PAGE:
Chlorpyrifos Insecticide Products Legal For Insect Control In 2024

According to the North Dakota Department of Agriculture there are currently two products with the active ingredient chlorpyrifos that are registered for agricultural crop use in North Dakota as of February 2024.

In November 2023, the U.S. Court of Appeals for the Eight Circuit issued a ruling overturning the Environmental Protection Agency (EPA)’s final rule of August 2021, which revoked all food crop tolerances for chlorpyrifos.

The Eighth Circuit Court’s decision was based in part on the fact that the EPA had issued a Proposed Interim Decision (PID) in 2020, which included 11 chlorpyrifos crop uses that the EPA determined met safety tolerances. Before the PID could be finalized, the U.S. Court of Appeals for the Ninth Circuit issued a ruling ordering the EPA to either amend or revoke chlorpyrifos food tolerances and gave the EPA 60 days to comply.

The EPA revoked all chlorpyrifos food tolerances in its final rule in Aug. 2021 (effective Feb. 28, 2022). The Eighth Circuit Court held that the EPA could have issued a PID amending tolerances despite the short turnaround time and therefore vacated the order to revoke all food crop tolerances.

“Because of the Eighth Circuit Court’s ruling, food crop tolerances are restored and producers can now use currently registered chlorpyrifos products on all crops with reinstated tolerances, consistent with directions for use on those product labels,” says Janet Knodel, North Dakota State University Extension entomologist.

According to the North Dakota Department of Agriculture Pesticide Product Search site, located at, there are currently two products with the active ingredient chlorpyrifos that are registered for agricultural crop use in North Dakota as of February 2024.

“Those products are Pilot 4E, a liquid formulation used primarily as a foliar insecticide in several crops, and Pilot 15G, a granular formulation used as an at-plant band treatment for control of soil dwelling insects, notably sugarbeet root maggot in sugarbeets,” says Mark Boetel, NDSU School of Natural Resource Sciences professor of entomology.

“Be sure to check with your state’s department of agriculture for registered chlorpyrifos products,” advises Knodel. “Even for registered products, availability may be limited in 2024.”

“Chlorpyrifos is an important and valued tool for insect and mite control in many crops including alfalfa, field corn, soybeans, sugarbeets, sunflower, and spring and winter wheat,” says Adam Varenhorst, South Dakota State University Extension entomologist. “This has the potential to be beneficial for producers, especially with the management of certain insecticide resistant insect pests, including pyrethroid resistant soybean aphids, pyrethroid resistant red sunflower seed weevils in South Dakota, and insect pests for which there is no other effective option.”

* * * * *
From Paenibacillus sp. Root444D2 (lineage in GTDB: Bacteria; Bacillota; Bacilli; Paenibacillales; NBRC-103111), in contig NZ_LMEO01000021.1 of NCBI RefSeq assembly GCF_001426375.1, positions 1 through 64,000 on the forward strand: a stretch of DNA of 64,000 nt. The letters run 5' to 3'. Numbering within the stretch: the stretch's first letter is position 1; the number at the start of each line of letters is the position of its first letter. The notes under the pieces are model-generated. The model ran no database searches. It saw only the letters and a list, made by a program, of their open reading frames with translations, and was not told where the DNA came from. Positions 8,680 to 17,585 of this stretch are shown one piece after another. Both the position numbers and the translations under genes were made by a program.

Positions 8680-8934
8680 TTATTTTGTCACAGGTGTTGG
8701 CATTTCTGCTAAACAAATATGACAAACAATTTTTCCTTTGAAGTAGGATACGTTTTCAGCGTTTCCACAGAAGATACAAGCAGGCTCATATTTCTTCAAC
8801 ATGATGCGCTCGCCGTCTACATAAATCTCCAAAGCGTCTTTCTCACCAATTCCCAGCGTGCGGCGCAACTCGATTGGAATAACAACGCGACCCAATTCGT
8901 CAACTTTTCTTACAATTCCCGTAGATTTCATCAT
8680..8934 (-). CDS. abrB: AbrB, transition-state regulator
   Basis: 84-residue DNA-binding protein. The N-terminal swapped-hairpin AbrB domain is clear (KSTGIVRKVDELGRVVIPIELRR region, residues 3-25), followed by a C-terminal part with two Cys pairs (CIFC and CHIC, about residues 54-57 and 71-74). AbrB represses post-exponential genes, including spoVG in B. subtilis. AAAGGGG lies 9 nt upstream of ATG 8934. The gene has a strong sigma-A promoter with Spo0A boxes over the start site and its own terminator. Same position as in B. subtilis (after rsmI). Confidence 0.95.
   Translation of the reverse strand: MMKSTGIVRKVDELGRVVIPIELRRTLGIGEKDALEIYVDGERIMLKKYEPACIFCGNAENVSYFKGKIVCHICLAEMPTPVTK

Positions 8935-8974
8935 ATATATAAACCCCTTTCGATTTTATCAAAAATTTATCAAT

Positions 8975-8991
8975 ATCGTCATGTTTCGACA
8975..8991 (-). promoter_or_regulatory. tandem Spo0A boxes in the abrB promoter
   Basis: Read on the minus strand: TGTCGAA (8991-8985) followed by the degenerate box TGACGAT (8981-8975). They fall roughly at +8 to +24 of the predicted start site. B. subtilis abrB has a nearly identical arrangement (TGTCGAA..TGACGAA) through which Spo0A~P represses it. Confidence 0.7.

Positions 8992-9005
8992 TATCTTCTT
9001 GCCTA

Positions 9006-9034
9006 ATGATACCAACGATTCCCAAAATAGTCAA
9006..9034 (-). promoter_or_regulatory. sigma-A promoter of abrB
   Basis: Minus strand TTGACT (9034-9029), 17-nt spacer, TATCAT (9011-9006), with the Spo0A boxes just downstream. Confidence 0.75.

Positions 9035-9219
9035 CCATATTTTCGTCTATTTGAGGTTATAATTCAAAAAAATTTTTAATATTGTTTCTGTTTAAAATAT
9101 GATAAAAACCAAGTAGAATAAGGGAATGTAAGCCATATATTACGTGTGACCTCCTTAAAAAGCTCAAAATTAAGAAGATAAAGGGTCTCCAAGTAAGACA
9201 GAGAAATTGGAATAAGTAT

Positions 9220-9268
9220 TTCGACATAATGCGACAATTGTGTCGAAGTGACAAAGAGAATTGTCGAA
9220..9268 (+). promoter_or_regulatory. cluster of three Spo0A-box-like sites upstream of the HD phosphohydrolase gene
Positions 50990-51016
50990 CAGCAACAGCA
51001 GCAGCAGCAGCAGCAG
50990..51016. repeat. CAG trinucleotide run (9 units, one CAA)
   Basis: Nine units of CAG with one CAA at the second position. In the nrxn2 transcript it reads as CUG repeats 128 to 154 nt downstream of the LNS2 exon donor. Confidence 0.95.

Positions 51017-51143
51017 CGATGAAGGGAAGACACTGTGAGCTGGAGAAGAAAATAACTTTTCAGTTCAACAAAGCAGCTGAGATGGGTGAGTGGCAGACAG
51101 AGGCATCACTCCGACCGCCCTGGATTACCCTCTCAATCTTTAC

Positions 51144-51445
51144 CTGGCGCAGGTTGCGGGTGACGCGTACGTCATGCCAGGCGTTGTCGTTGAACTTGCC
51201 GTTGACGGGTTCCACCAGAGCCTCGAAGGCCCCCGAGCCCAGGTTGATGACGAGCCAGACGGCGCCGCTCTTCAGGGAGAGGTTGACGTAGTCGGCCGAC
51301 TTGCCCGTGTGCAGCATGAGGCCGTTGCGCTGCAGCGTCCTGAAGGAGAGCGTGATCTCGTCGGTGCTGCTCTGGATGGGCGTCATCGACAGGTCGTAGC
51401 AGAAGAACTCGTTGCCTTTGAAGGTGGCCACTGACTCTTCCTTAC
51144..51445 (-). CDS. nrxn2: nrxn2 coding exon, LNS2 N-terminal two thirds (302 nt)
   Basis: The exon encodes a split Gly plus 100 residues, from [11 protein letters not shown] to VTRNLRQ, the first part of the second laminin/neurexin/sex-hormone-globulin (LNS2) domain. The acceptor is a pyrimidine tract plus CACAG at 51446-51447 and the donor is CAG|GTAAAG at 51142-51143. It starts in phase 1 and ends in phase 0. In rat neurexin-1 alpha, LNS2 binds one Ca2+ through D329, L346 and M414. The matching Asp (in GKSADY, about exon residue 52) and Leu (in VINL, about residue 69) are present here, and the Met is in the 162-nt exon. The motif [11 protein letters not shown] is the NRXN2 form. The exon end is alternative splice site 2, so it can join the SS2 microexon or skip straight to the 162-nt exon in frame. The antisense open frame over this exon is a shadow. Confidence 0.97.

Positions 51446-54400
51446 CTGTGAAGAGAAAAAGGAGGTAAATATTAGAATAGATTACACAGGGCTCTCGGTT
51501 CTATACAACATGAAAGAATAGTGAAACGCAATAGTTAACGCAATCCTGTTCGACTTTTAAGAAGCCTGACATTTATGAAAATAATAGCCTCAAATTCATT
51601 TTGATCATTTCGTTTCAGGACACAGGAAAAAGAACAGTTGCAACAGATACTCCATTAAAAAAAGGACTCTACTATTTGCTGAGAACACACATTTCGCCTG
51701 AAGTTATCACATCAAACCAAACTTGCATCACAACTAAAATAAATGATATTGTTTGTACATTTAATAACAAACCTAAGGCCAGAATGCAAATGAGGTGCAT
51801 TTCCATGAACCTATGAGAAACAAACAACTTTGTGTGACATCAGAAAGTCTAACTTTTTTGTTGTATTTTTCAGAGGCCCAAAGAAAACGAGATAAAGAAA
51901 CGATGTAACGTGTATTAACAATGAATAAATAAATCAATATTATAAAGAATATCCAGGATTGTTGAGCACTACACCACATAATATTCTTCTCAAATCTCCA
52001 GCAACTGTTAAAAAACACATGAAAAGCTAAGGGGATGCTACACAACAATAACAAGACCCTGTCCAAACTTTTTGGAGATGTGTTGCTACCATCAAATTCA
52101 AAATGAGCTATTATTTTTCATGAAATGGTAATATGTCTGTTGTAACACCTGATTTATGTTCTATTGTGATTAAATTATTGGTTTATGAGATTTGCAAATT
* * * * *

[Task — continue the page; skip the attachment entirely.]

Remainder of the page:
“As a reminder, read, understand and follow the label directions for these products regarding registered crops, application methods, application rates, preharvest intervals and the total seasonal limits for active ingredient per acre. Also, be sure to follow personal protective equipment (PPE) requirements on the product labels, as well as environmental hazard, spray drift mitigation, and agricultural use language,” cautions Andrew Thostenson, NDSU Extension pesticide program coordinator.

Chlorpyrifos is highly toxic to bees that are directly exposed to the treatment or to remaining residuals on blooming crops and weeds. Per the Environmental Hazards section on the label,do not apply this product or allow it to drift to blooming crops or weeds if bees are visiting the treatment area.

“This means that application timing must occur when pollinators are not actively foraging on the crop and will not be exposed to residuals during foraging activities,” says Patrick Beauzay, NDSU Extension entomology research specialist. “Application of chlorpyrifos insecticides should occur in the evening after 6 p.m. Do not apply chlorpyrifos or any other pesticide during temperature inversions, as severe off-target drift is likely to occur under these conditions.”

“The future of chlorpyrifos is still uncertain. While registered product and crop uses are again legal, the EPA will continue to evaluate chlorpyrifos food tolerance and environmental safety as required by law during the registration review process,” says Thostenson.

The EPA likely will issue a new PID for the 11 identified crops from the 2020 PID, including alfalfa, soybean, sugarbeet, and wheat (spring and winter), which could include amended tolerances and new use restrictions, says Knodel. Crop uses that were not identified in the 11 uses specified in the PID are especially uncertain and could have their tolerances revoked entirely. Sunflower and corn were not included in the 11 crop uses.

Producers, crop consultants, pesticide applicators, commodity groups and other stakeholders can and should provide comments to the EPA when they publish decisions, recommends Knodel.


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